Lab Matters Summer 2019 - Page 27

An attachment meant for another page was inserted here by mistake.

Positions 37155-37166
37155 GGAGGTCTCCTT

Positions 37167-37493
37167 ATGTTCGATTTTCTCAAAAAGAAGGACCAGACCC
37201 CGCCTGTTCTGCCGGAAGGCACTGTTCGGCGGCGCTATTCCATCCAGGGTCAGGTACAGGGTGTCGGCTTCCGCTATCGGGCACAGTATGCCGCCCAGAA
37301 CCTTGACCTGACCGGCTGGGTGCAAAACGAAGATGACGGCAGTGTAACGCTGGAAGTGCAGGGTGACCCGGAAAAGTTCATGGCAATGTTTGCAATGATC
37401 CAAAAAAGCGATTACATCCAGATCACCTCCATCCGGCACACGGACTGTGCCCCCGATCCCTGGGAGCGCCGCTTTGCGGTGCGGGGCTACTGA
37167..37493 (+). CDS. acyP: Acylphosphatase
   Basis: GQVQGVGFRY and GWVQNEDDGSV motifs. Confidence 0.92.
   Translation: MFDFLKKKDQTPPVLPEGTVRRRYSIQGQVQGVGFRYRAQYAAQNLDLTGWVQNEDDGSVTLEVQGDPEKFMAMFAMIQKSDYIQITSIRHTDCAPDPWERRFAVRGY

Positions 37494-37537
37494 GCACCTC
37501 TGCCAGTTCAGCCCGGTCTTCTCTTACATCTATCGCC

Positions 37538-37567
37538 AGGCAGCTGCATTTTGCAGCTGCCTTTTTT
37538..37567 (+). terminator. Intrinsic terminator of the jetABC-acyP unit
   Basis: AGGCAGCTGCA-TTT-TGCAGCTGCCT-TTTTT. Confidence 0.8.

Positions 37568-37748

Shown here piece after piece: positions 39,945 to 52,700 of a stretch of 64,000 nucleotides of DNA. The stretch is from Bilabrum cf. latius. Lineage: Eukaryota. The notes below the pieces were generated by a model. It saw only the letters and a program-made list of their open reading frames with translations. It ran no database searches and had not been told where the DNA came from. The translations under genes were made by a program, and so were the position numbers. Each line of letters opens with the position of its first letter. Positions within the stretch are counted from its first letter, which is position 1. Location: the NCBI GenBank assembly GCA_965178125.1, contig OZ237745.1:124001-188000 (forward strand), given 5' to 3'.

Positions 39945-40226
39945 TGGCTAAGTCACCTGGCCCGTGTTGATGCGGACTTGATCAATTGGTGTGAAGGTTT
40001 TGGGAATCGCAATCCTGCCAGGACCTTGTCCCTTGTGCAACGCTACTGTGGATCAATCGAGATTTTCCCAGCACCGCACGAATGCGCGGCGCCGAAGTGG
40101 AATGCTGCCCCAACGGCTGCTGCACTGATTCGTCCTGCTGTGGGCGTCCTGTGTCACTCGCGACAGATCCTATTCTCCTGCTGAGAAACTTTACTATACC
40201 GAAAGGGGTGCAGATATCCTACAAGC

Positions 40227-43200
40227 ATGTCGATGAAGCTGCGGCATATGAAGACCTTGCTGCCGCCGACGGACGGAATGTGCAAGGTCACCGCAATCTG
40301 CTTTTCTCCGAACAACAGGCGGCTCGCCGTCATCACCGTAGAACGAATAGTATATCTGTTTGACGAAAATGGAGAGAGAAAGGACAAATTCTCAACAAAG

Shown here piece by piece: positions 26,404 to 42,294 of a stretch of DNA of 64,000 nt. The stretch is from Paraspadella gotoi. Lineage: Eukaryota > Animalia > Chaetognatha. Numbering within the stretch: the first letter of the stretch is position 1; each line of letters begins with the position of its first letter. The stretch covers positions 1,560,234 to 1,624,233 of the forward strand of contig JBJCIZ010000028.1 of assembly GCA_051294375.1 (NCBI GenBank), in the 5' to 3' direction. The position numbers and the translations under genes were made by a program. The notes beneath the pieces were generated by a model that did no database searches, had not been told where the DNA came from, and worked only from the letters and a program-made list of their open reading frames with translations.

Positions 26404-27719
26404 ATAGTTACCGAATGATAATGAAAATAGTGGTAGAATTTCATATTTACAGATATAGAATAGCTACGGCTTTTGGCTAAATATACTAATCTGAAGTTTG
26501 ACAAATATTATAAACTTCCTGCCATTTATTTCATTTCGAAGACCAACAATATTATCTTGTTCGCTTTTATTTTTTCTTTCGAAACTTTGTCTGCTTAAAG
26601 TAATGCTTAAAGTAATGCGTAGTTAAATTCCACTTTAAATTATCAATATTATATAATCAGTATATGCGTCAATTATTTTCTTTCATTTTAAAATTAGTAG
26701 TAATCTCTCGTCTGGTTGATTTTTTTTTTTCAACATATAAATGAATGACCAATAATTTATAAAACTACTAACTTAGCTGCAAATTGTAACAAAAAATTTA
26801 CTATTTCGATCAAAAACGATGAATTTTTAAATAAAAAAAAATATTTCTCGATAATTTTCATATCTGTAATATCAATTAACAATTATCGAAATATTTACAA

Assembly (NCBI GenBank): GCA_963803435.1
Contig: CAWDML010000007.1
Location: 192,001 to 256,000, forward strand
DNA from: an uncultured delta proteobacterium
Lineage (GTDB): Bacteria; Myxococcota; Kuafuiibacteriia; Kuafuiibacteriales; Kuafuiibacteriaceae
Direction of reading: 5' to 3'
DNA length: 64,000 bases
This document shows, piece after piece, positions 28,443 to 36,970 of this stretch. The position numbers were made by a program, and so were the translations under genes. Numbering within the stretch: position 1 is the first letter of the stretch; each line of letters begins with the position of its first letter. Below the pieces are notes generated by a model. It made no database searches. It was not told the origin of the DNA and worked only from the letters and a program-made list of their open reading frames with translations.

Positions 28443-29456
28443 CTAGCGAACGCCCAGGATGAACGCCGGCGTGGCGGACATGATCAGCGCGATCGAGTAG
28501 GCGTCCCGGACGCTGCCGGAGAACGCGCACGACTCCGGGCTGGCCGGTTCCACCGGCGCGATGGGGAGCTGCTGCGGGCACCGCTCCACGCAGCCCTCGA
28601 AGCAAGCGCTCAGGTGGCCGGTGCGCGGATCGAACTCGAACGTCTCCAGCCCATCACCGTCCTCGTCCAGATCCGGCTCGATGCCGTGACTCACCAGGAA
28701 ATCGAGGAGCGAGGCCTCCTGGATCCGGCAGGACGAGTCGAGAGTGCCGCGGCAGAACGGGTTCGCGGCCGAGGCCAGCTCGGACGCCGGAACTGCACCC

PUBLIC HEALTH PREPAREDNESS AND RESPONSE COOP Exercises Aim to Keep the Wheels Turning During a Disaster By Samuel Abrams, MPH, PMP, specialist, Public Health Preparedness and Response Public health laboratory test results and information help to shape health interventions and policies to protect the public from unpredictable hazards and threats. To minimize disruptions to laboratory operations that could adversely affect community health, public health laboratories maintain plans detailing essential functions and personnel, communications, infrastructure, and other factors to assure ongoing testing and facilitate recovery of the laboratory system even if operations at the laboratory are greatly affected. This emergency response roadmap is called a continuity of operations plan (COOP). In the spring of 2019, APHL partnered with the RAND Corporation to conduct COOP tabletop exercises at four US public health laboratories. Funded by the Division of Laboratory Systems at the US Centers for Disease Control and Prevention, the exercises tested laboratory capacity and capability to respond to earthquakes, hurricanes, terrorist bombings and other disasters, and assessed COOP policies and procedures for incident management, identification of essential laboratory activities, location of alternative testing sites and restoration of normal operations. Laboratory staff from different functional areas—management, security, facilities and other health department partners— worked through the scenario. As they progressed, they evaluated their current laboratory COOP against the demands of the scenario and noted gaps and critical areas for improvement such as alternative communication methods, increased staff training on COOP, operational exercises, and formal partnerships with laboratories that have the capability and capacity to assist with testing. PublicHealthLabs @APHL A well-developed COOP provides a detailed list of all core testing and support activities that must continue functioning during a disruption to laboratory operations. It outlines the steps necessary to ensure that core testing is completed without delay. COOP activation typically occurs when a laboratory facility experiences a disruption in usability, for example, due to an earthquake or hurricane. A reagent shortage or staffing issues also can lead a laboratory to deploy components of its COOP. A formal report with the findings and key focus areas will be issued to the APHL community. The Public Health Preparedness and Response Committee will use this information to update the existing APHL Guidelines for the Public Health Laboratory Continuity of Operations Plan (COOP), a resource for any laboratory establishing or updating its COOP. DIGITAL EXTRA: Read more about COOP on the APHL Lab Blog: Looking Back at Superstorm Sandy: Preparedness for the Public Health Laboratory and Not Even Sandy Could Stop Newborn Screening in New Jersey. With a strong and tested COOP, laboratories can be well prepared to respond to an emergency while continuing to ensure critical public health testing services are met. n APHL.org Summer 2019 LAB MATTERS 25